Putin returns to state control to go forward
President Putin asserts that the Yukos case was a one-off attack on illegality. It's clear, though, that a plan to put Russia's biggest companies more firmly under state control and to change the balance of the economy is under way. The president, not big business, will decide which way Russia goes. Ben Aris reports.
TWO WEEKS AFTER Yukos boss Mikhail Khodorkovsky was arrested, a company official spoke out. "The relationship between government and big business has changed," said Yukos CFO Bruce Misamore, standing at the back of a press conference held early last November. "The way that Yukos is run now depends on the way that Russia is run," he predicted.
The press conference had been called to celebrate the first meeting of the joint board of YukosSibneft as the merger between oil majors Yukos and Sibneft neared completion. But at the start of December the merger was abruptly called off by Sibneft owner Roman Abramovich on what is widely believed to be Kremlin orders.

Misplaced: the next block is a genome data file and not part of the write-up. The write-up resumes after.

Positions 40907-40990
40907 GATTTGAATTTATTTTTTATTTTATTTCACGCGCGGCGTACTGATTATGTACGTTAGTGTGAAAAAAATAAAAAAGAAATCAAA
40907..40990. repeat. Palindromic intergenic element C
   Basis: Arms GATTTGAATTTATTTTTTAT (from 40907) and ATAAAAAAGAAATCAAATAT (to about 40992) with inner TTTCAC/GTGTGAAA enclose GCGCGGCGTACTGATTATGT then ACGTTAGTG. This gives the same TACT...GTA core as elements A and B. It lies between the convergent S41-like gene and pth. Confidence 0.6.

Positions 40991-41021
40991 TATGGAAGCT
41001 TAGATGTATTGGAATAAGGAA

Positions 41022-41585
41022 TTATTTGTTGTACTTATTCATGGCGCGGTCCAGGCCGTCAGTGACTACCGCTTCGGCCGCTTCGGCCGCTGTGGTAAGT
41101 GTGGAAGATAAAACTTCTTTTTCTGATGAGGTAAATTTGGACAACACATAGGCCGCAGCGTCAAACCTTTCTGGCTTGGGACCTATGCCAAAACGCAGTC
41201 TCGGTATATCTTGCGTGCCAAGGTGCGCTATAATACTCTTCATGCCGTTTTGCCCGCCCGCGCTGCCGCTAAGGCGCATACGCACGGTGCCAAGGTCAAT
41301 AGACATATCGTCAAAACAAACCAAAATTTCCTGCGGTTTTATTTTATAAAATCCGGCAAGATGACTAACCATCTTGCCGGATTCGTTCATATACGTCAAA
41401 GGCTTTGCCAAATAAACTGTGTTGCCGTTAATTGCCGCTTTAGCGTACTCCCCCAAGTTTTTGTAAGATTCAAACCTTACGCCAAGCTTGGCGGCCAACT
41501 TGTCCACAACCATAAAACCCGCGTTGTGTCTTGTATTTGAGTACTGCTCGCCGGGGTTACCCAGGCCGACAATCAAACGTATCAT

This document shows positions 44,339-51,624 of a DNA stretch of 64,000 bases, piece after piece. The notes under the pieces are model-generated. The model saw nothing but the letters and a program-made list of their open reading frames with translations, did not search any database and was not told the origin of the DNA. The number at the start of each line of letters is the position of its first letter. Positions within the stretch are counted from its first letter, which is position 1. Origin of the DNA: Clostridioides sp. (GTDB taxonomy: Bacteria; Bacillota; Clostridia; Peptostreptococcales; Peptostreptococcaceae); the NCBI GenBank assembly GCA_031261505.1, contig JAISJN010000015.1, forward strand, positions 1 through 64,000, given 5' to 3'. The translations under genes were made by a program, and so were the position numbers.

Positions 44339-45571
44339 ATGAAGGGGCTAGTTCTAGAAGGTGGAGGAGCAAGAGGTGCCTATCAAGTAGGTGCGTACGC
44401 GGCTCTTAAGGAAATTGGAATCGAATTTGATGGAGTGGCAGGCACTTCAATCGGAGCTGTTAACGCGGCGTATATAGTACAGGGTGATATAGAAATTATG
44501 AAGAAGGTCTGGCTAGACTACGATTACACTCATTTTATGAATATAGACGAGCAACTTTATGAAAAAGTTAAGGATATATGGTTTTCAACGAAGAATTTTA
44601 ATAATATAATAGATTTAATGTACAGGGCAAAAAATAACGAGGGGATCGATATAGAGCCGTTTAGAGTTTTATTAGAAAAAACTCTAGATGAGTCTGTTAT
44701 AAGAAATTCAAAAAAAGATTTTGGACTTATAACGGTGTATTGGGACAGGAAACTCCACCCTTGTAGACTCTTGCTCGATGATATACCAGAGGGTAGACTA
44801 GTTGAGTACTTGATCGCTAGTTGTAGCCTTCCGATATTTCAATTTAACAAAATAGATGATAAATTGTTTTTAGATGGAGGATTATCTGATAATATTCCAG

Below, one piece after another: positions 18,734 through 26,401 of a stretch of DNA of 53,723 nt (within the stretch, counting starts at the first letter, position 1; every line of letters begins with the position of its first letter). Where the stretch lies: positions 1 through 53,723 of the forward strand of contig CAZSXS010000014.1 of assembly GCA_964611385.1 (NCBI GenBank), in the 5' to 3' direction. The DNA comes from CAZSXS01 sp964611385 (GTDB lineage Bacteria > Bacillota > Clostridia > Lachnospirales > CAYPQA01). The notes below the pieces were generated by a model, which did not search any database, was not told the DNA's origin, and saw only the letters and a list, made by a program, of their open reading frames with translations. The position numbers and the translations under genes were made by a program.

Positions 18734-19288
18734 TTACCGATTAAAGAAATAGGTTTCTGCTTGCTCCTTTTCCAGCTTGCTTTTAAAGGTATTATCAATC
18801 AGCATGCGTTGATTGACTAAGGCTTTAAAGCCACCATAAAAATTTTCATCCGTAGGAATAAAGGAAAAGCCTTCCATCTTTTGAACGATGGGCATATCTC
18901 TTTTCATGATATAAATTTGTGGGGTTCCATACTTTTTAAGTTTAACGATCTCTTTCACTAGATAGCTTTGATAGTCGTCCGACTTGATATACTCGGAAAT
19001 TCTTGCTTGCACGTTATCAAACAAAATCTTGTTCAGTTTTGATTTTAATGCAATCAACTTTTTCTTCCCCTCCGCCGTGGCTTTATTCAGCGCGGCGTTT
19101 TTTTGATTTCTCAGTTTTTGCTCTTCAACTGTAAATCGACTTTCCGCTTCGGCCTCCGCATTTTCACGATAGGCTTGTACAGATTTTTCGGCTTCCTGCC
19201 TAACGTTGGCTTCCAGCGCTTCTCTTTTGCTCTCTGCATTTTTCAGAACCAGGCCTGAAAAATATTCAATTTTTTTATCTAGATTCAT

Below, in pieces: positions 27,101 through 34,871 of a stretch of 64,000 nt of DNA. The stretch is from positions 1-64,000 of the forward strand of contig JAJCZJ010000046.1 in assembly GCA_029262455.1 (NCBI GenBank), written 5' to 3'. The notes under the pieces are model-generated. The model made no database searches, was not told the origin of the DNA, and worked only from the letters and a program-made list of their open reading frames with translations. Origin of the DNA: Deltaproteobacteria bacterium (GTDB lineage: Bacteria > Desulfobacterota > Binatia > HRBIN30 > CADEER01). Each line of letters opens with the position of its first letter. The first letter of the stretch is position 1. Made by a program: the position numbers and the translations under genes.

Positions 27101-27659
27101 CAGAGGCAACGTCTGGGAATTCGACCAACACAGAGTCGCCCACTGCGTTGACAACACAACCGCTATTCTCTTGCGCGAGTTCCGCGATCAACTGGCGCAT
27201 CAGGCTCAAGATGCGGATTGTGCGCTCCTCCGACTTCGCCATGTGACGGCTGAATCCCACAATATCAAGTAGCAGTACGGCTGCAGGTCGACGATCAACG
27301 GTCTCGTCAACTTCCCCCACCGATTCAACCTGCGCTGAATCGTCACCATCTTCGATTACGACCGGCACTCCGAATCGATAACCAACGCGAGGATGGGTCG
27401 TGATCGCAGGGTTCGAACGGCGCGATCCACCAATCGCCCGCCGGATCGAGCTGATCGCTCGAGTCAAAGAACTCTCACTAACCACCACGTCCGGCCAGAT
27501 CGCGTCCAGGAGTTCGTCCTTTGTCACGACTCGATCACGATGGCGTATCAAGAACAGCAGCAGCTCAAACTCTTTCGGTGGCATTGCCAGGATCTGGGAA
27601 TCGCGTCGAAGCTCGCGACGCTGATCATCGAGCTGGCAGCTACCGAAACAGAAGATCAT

Since the arrest of Khodorkovsky by the federal security services the Kremlin has increased its grip on the country and the relations between big business and government have been put on a new basis, with business definitely on the back foot.
President Vladimir Putin effectively carried out a mini coup d'état at the end of last year and rapidly consolidated his position. The same day that Russia's richest man was arrested, Alexander Voloshin, a powerful big business ally at the heart of government, quit his job as head of the presidential administration and was replaced by two Putin loyalists.